Common rail fuel injection eliminates the mechanical connection and makes injection an electronic process, in essence separating the two functions of generating pressure and injecting the fuel. Many factors influence torque, fuel consumption, emissions and noise in diesel engines, but the most significant ones include fuel pressure as it enters the cylinders, the shape of the injection and the number of injections per cycle. These qualities are far better with common rail than with previous technologies.
In a common rail injection system, a central accumulator rail stores fuel under very high pressure, as high as 36,000 psi. The pressurized fuel flows through high-pressure lines from the rail to the individual electronically controlled injectors under the direction of the engine's computer (ECU). This system ensures very high pressures right to the injector tip, even at low speeds. The higher pressure atomizes the fuel as it enters the cylinder, creating a fine fuel mist that burns cleaner and more completely. And because the computer precisely controls the injection, fuel can be introduced more than once in each power stroke.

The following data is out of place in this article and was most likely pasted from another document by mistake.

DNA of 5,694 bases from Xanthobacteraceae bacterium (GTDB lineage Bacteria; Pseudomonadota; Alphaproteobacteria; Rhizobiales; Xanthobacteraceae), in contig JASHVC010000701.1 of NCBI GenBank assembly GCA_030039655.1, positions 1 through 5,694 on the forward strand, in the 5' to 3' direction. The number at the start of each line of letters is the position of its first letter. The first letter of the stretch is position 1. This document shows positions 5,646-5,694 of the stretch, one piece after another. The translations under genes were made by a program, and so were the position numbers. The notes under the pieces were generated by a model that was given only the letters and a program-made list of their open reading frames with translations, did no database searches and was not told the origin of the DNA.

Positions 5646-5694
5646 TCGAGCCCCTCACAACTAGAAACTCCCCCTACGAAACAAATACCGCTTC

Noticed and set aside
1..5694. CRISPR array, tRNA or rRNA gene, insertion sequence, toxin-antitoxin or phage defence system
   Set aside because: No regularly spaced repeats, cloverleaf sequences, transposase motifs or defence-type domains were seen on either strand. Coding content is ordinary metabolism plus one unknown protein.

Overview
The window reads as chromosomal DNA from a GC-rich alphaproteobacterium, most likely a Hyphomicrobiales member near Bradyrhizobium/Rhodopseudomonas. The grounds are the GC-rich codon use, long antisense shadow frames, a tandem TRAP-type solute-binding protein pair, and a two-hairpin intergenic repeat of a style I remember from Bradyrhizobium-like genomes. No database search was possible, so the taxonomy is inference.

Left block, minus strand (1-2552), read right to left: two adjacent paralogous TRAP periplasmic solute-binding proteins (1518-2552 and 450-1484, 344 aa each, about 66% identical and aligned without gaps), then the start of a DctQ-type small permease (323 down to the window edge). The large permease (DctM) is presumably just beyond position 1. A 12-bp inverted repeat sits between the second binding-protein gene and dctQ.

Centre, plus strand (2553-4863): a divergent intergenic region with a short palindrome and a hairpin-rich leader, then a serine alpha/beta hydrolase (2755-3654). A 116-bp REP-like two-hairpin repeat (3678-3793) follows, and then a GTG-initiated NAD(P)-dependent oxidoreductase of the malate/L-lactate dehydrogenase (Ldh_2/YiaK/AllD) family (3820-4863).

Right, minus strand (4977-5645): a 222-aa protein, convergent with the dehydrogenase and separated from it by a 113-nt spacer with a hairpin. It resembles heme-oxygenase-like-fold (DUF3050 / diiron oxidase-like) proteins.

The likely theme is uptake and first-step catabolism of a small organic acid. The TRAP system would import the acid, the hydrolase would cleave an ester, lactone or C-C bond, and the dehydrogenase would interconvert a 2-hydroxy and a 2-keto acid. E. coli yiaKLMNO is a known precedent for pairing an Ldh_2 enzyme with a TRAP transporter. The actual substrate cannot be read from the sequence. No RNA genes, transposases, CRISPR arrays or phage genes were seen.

These microbursts spread out the combustion process over a very short time, contributing to a more complete burn. This greatly reduces noise since the explosion that occurs as the fuel is compressed now actually consists of a series of smaller explosions. "Before, you had one big bang that made a lot of noise," explained John Wheatley, president of Florida Marine Tech of Riviera Beach, Florida, the Cummins and MAN dealer for the Palm Beach area. "In a common rail engine, you've got a series of smaller bangs as the fuel ignites, and that makes them much quieter. And since you've eliminated the rocker arms riding on the camshaft, you've also eliminated a lot of gear train noise."